Open Accessibility Menu

Treatment for Stress Urinary Incontinence in Men

First Line Therapies

Your urologist will begin treating your stress incontinence with first-line therapies that may include:

  • Physical therapy – Physical therapy strengthens the pelvic floor muscles. Pelvic floor muscle exercises can help prevent urine leakage by strengthening the pelvic floor and sphincter muscles.
  • Pelvic rehabilitation – Following a radical prostatectomy, rehabilitating the pelvic floor muscles can help stop urine leakage.
  • Fluid and diet management – Changing the amount of fluid intake during the day, as well as avoiding common dietary irritants such as caffeine and tomato-based foods, may help bladder function.
  • Healthy lifestyle changes – Losing excess weight and quitting smoking (which leads to a chronic cough) can help eliminate some pressure on your bladder.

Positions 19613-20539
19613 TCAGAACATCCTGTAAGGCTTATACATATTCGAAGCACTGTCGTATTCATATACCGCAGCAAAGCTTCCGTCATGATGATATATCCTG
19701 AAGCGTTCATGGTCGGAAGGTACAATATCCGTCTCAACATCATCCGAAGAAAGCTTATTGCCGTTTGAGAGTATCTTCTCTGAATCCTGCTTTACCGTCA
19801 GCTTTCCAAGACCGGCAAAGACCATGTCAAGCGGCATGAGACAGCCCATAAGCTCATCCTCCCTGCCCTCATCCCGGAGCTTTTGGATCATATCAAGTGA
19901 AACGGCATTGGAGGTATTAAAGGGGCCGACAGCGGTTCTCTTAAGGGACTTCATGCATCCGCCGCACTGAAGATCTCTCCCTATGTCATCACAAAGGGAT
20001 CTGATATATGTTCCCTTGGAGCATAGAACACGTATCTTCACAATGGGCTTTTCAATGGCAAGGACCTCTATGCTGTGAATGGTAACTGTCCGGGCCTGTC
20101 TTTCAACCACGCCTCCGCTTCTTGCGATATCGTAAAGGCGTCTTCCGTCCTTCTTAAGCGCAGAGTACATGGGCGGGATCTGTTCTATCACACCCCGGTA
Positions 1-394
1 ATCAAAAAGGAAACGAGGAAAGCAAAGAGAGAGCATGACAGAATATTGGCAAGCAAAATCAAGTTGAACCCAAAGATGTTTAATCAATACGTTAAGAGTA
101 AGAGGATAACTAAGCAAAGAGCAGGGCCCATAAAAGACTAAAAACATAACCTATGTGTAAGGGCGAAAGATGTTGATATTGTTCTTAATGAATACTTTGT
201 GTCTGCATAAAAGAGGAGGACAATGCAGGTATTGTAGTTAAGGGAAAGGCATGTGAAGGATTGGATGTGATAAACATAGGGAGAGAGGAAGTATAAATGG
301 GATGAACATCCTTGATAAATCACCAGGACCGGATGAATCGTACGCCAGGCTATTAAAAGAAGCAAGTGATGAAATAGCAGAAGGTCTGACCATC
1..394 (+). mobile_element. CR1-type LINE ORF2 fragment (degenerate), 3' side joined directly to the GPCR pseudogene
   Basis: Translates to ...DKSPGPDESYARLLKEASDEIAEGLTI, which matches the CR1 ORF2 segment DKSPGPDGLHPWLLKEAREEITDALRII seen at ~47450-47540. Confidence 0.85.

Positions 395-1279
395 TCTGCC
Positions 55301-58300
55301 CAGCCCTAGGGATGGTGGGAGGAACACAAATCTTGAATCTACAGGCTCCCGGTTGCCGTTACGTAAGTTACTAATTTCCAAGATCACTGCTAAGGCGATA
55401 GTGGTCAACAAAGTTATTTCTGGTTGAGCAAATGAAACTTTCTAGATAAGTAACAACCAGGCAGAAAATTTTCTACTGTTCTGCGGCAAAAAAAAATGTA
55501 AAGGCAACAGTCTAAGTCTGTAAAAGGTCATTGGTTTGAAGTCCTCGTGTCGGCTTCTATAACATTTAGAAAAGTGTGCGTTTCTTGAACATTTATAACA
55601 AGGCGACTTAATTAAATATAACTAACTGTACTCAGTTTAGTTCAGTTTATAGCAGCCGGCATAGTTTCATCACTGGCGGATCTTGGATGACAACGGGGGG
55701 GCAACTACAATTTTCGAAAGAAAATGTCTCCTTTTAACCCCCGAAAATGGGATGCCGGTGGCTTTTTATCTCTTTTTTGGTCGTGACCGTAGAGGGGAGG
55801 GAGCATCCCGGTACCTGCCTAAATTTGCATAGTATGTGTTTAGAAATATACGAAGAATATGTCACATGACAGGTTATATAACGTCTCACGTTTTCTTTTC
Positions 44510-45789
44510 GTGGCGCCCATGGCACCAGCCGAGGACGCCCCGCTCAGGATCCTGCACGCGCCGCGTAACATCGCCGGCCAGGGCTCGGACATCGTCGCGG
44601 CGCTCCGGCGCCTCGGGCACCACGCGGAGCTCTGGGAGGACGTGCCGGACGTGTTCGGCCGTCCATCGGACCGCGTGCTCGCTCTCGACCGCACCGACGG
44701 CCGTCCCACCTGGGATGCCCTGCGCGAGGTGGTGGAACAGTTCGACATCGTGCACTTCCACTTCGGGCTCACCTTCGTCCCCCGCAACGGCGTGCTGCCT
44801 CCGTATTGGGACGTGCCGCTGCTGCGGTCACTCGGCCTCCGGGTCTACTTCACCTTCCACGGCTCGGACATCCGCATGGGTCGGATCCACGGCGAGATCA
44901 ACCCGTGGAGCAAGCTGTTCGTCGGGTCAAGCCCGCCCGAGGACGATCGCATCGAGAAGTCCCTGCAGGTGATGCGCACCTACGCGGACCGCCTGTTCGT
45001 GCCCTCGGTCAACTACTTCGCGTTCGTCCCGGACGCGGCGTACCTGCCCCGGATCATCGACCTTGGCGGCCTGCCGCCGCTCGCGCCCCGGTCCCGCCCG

sling graphicSurgical Treatments

  • Male urethral sling – For men who have not responded to behavioral therapy, a synthetic mesh sling surgically implanted to provide support to the urethra may help restore continence. Many men have success with the sling and see improvement in leakage following the surgery. Like any surgical procedure, the male sling does have its risks. Speak to your doctor to learn about the benefits and risks.
  • Artificial Urinary Sphincter – The artificial urinary sphincter is an implantable device equipped with an inflatable cuff that fits around the urethra. This cuff replaces the natural sphincter that has been compromised and prevents urine leakage associated with stress urinary incontinence. Learn more about the artificial urinary sphincter here.
  • Urethral bulking – Urethral bulking involves the injection of a special material called a bulking agent around the urethra. The bulking agent helps build up the thickness of the urethral wall to increase the outlet resistance to minimize urine leakage. However, bulking agents in men have proven to be a less effective treatment than other surgical options.